Thunder rang out, right under my fundament, and light flared so bright below me I saw every crack between every board in the floor. Another crack and flash ripped through the warehouse, and a Troll laughed. Tiny wisps of smoke began to coil up and out between my feet.
I got up. My left arm hung limp and numb. Black dots were swimming across my vision. “We haven’t gotten what we came for,” I said.
“We go to House Haverlock,” said Mister Smith, between lifts and falls of the still-twitching Haverlock. “We search there.”
The room pitched and yawed like the deck of a troop ship.
“No need,” I heard myself say. “I know where your cousin’s head is.”
Mister Smith eyed me over the ruin of the eldest Haverlock, gave him another slam for good measure. “Are you well, Finder?” he said.
I laughed. Sizzles and roars under us spoke of Troll magics. More timbers burst, below, and the floor dropped several inches before catching. One of Mister Chin’s tame bubbles floated up through the floor, made a quick circuit of Mister Smith and I, and then sank back through the floor in search of paler prey.
I wobbled my way across tilting, popped floorboards to the other side of the desk.
On the right-hand side were six drawers, all too small to contain a Troll-head. On the left were four drawers-and a single enormous cabinet. A sane man might keep a keg of beer or a wastebasket or a barrel of snacks in it.
The thing Mister Smith was smearing all over the room hadn’t been sane for a long, long time.
I tried the big cabinet door. It wasn’t even locked.
I opened it, moved a cloth and there it was.
“When you’re done with him,” I said. “Help me lift this out. Need two arms, got one.”
Mister Smith grabbed Haverlock by either end and pulled. I turned my head until it was done.
The floor shook. The thunder rolled. I stood there blinking and gasping and sorting out storm-sounds from Troll battle magics. The Misters were making a mess. I hoped they were winning.
Mister Smith turned that desk around with two fingers. He looked down, sang something short in Troll and closed the drawer.
Then he turned those big owl eyes on me. “You have done as you said, Finder. I thank you. Here.”
Three lumps of gold appeared in his bloodied Troll paw.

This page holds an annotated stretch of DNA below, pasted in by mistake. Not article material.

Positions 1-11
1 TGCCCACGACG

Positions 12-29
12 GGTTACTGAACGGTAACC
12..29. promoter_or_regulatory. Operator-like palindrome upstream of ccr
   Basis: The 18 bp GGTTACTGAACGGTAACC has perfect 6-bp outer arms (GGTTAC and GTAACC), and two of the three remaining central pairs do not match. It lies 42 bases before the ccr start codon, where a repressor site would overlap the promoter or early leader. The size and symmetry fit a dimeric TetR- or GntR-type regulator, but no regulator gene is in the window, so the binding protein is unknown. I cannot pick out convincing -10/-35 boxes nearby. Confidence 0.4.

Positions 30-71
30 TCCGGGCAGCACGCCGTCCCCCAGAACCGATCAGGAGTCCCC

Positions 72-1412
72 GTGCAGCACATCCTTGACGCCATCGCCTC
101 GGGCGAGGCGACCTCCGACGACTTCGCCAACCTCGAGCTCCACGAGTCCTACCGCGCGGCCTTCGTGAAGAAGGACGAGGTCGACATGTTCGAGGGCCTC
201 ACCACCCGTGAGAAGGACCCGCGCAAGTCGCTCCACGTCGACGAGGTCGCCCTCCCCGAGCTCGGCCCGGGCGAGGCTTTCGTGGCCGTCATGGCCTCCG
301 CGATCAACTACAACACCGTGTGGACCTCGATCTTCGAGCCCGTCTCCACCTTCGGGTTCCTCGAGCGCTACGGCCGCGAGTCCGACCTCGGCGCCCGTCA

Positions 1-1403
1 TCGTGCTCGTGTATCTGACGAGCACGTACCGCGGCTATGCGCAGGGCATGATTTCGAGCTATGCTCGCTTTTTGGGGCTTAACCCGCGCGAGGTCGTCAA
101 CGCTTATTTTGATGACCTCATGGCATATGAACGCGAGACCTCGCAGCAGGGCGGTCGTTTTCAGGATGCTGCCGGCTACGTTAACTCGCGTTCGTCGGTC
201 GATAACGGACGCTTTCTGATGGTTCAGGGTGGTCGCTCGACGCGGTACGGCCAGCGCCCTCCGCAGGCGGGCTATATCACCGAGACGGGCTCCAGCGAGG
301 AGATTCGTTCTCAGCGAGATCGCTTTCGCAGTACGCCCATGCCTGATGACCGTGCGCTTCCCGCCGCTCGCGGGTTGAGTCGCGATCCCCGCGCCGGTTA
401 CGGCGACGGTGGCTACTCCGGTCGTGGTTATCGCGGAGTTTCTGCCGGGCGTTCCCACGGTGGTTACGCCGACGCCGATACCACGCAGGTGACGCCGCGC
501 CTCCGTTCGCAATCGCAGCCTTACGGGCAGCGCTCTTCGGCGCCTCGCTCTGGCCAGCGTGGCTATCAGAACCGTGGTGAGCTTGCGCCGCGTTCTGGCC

Maybe the Troll nightstick around my neck joined with my newly acquired concussion to play tricks on my eyes. I didn’t see three fist-sized chunks of gold in Mister Smith’s four-fingered hand. I saw one of Mama Hog’s wear-worn cards. I blinked, and there it was again, turned over so I saw a bony finger, crooked and beckoning.
“Keep it,” I heard myself say. “No charge. No fee. Not this time. Can’t buy my soul, Mister Smith. Shame on you for trying.”
Then the floor buckled and fell and the last thing I remember about that night is Mister Smith smiling at me.
Trolls really, really shouldn’t smile at people they like.
I woke up. That surprised me so much I sat up and opened my eyes.
Home sweet home, my tiny room behind a room. Someone had shoved the bedding back in my mattress and sewed it back up. The door to the office was upside down, but back on its hinges, and closed.
I swung my legs around, snarled when I rediscovered my broken left arm and spent a few minutes scratching under the splint.
Mama Hog’s short fat shadow slid under the door. “You awake, boy?” she barked.
“No. Go away,” I said.
She opened the door and shut it quickly behind her. In her hands she held a steaming bowl of soup and half a loaf of fresh baked bread and she’ll never ever look that good again.
“Brought you some food,” she said. “Don’t you go puking it up, you hear?”
“I hear.” I sat on the edge of the bed. I was wearing my other pants and I wondered if I’d been dressed by Trolls or fortunetellers.
“The Misters?” I said, grabbing a spoon.
Mama Hog’s warty face split in a grin. “They’re Trolls, boy,” she said. “Took twenty-seven half-dead and mashed them flat. Twenty-seven!”